X2 = ω L2

Where,

ω  = 2πfr
L2  = Rotor inductance
Therefore,

X2 = 2πfr L2
X2 = 2πfs L2    [ As fr =fs, at standstill condition]
 

The rotor induced frequency in running condition depends on the slip of the motor.

In running condition,
fr =sfs
The rotor reactance in running condition will be; 

X2r = 2πs fr  L2
X2r = (2πfr  L2)
X2r =X2
 
Rotor Impedance
 The rotor impedance/phase at standstill is as given below.
induction motor rotor impedance formula
 
 
 
The rotor impedance/ phase in running condition is as given below.
 
rotor impedance of motor in running condition- formula
 
 
 
 
Where,
 
 
 
 
Rotor Power Factor
 The impedance, resistance and the reactance triangle of the rotor circuit is as given below.
 
impedance triangle of induction motor rotor circuit
The rotor power factor at standstill is as given below.
 
power factor of the induction motor rotor circuit
At running condition, the power factor of the rotor circuit is given by;
 
power factor of motor rotor in running condition- formual 
 
 
 
 
 
 
 
Illustrative Examples:
 
If the induced emf in the stator of 4 poles has frequency 50 Hz and that in the rotor is 1.5 Hz, at what speed motor is running and what is the slip of induction motor?
 
fr = 50 Hz
P =  4
 
Ns = 120f/P
Ns = 120 x 50/4 = 1500 RPM
 
fr = slip x stator frequency
1.5 =s x 50
s = 1.5/50 = 0.03
 
The speed of the motor
N = Ns(1 – s )
N = 1500(1 – 0.03 )
N = 1500 x 0.97
N = 1455 RPM
 
A three phase, 50 Hz, 4 pole slip ring induction motor has a star connected rotor. The full load speed of the motor is 1460 rpm. The rotor resistance and stand still reactance per phase are 0.1 ohm and 1.5 ohm respectively. The open circuit voltage on open circuit between the slip rings is 90 volts. Determine (i) percentage slip (ii) induced emf in rotor per phase (iii) the rotor reactance per phase at full load (iv) the rotor current and full load power factor.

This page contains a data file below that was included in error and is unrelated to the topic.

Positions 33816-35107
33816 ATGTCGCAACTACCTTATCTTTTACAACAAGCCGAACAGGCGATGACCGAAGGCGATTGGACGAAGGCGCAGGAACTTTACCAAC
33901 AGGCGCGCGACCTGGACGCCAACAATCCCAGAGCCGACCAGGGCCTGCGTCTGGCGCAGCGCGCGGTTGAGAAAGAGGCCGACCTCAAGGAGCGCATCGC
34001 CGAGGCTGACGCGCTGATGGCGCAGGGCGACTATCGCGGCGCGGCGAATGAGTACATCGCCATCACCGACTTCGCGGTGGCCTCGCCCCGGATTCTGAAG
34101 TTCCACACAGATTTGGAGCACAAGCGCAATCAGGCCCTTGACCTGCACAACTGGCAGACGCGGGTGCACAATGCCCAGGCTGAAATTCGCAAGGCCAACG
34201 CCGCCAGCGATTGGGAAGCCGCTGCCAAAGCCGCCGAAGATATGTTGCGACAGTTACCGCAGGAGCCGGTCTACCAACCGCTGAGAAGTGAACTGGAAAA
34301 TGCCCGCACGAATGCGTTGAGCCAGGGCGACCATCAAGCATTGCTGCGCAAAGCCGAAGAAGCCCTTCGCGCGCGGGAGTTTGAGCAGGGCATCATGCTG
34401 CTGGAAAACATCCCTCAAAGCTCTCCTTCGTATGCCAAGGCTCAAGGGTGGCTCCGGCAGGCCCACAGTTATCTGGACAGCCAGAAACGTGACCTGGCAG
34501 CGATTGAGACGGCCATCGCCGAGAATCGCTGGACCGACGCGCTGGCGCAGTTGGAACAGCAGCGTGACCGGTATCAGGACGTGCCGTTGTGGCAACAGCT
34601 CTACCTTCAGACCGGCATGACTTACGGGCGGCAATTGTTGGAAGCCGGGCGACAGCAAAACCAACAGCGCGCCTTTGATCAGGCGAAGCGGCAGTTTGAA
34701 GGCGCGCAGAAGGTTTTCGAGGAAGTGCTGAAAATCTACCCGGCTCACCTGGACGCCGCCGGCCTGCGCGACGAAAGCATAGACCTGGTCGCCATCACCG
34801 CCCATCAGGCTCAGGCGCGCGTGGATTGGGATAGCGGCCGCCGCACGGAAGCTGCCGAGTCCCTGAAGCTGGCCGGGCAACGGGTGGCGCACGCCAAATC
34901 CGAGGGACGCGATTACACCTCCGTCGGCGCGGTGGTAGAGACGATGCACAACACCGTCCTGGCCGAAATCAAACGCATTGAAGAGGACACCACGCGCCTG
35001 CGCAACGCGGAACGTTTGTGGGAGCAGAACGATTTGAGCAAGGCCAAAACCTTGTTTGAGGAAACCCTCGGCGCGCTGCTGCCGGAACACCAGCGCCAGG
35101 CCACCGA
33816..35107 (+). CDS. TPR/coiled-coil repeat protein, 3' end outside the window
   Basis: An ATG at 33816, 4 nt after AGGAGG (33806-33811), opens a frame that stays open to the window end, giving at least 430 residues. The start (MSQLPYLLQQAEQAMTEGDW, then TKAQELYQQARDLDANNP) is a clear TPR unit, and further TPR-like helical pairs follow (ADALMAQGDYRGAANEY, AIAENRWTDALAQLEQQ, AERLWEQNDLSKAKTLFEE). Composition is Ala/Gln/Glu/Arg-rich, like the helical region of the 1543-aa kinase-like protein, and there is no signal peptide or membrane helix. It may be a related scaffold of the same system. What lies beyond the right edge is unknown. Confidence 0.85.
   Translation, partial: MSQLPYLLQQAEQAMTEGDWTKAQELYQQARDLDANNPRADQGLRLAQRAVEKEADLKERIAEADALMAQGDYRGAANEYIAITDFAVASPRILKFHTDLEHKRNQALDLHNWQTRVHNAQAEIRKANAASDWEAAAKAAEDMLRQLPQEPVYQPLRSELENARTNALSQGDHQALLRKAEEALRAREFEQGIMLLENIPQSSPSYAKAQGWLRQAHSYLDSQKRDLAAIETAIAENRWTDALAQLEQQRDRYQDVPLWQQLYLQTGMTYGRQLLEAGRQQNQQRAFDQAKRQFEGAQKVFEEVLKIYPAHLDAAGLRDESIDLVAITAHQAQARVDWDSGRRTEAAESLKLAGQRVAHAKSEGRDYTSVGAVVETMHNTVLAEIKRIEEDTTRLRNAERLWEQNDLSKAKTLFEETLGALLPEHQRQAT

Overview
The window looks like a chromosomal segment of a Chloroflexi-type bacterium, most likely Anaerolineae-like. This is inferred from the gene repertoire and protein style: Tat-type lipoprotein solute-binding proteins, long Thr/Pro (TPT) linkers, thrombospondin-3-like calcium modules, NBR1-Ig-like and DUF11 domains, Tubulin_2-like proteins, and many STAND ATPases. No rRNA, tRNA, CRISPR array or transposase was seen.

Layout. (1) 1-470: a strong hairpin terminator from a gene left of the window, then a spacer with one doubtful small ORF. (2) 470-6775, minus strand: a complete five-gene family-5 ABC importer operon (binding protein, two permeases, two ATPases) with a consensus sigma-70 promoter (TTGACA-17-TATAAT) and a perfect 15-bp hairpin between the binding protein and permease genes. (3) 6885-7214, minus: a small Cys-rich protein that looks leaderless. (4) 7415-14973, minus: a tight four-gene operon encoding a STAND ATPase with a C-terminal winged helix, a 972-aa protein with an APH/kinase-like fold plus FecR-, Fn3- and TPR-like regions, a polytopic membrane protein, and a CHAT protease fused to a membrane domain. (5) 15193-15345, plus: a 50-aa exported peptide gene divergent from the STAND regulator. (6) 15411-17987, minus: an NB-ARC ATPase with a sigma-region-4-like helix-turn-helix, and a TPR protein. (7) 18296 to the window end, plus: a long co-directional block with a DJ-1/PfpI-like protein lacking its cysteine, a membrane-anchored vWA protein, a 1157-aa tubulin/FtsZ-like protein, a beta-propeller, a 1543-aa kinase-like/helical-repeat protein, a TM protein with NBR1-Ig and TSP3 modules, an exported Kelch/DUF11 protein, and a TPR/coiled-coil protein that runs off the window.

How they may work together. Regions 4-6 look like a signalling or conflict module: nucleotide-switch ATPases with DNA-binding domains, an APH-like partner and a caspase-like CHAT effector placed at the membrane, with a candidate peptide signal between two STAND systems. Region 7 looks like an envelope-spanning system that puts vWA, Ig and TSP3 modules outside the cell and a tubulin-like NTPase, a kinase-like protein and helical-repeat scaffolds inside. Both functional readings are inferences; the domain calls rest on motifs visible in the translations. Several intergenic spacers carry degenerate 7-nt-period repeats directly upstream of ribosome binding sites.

(i) Ns = 120f/p = 120 x 50 /4 = 1500 rpm;
    slip = (Ns – N) / Ns = (1500 – 1460)/ 1500 = 0.0266 Percentage       slip = 2.66 %
 
 (ii) Induced emf per phase in rotor at stand still = 90/√3 =51.96            volts Rotor induced emf at full load Er = sE2 = 0.0266 x 51.96        = 1.382 volts 
 
(iii) rotor reactance at stand still = 1.5 Ω / phase
     Rotor reactance per phase at full load = sX2 = 0.0399 Ω / phase 
 
(iv) rotor impedance per phase at full load = Z2 = √( R22 + sX22 ) 
       = 0.1077 Ω
     Rotor current per phase = 1.382/0.1077 = 12.83 amps 
      Full load power factor = R2/Z2 = 0.1/ 0.1077 = 0.929
 
A three phase slip ring induction motor has a star connected rotor. It has an induced emf of 60 volts on open circuit between the slip rings at stand still when the rated voltage is supplied to the stator. The resistance and stand still reactance of rotor per phase are 0.5 Ω and 5 Ω respectively. Determine the rotor current per phase (i) when the rotor is at stand still and connected to a star connected rheostat of resistance 5 Ω and reactance of 0.5 Ω per phase. (ii) when running at 4 % slip with rheostat short circuited.
 
Current through rotor at stand still = current at starting As external resistance is connected in series with rotor per phase R2 = 5.5 Ω; X2 = 5.5 Ω 
(i) I2 = E2/ √(R22 2 + X22 2 )
     I2 = (60/√ 3) / √ (5.52 + 5.52 ) = 4.454 amps 
 
(ii) When running at 4% slip I2 = sE2/ √(R22 + (sX22 ) 2 ) 
      = (0.04 x 60/√ 3) / √ (0.52 + (0.04 x 5)2 ) = 2.573 amps
 
A three phase, 12 pole, salient pole alternator is coupled to a diesel engine running at 500 rpm. It supplies an induction motor which has a full load speed of 1440 rpm. Find the percentage slip and number of poles of the induction motor.
 
Frequency of supply to the induction motor f = pn/120 = 12 x 500 / 120 = 50 Hz 
Speed of Induction motor = 1440 rpm, Number of poles of induction motor = p = 120 f / n = 120 x 50/1440 = 4.16 The number of poles are to be even, selecting the nearest even number as the number of poles p = 4 
Synchronous speed of the induction motor Ns = 120f/p = 120 x 50 /4 = 1500 rpm 
slip = (Ns – N) / Ns = (1500 – 1440)/ 1500 = 0.04 
Percentage slip = 4 %

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1 thought on “What is the importance of slip in an induction motor?”

  1. Interesting: I was at a university electrical power conference once when a 4th year student presented his findings on some aspect if induction motors, and during the question time, someone asked him about slip. His response :”Slip? What’s that?”

    One wonders how he could possibly have missed this essential characteristic! But stranger things have happened!

    Reply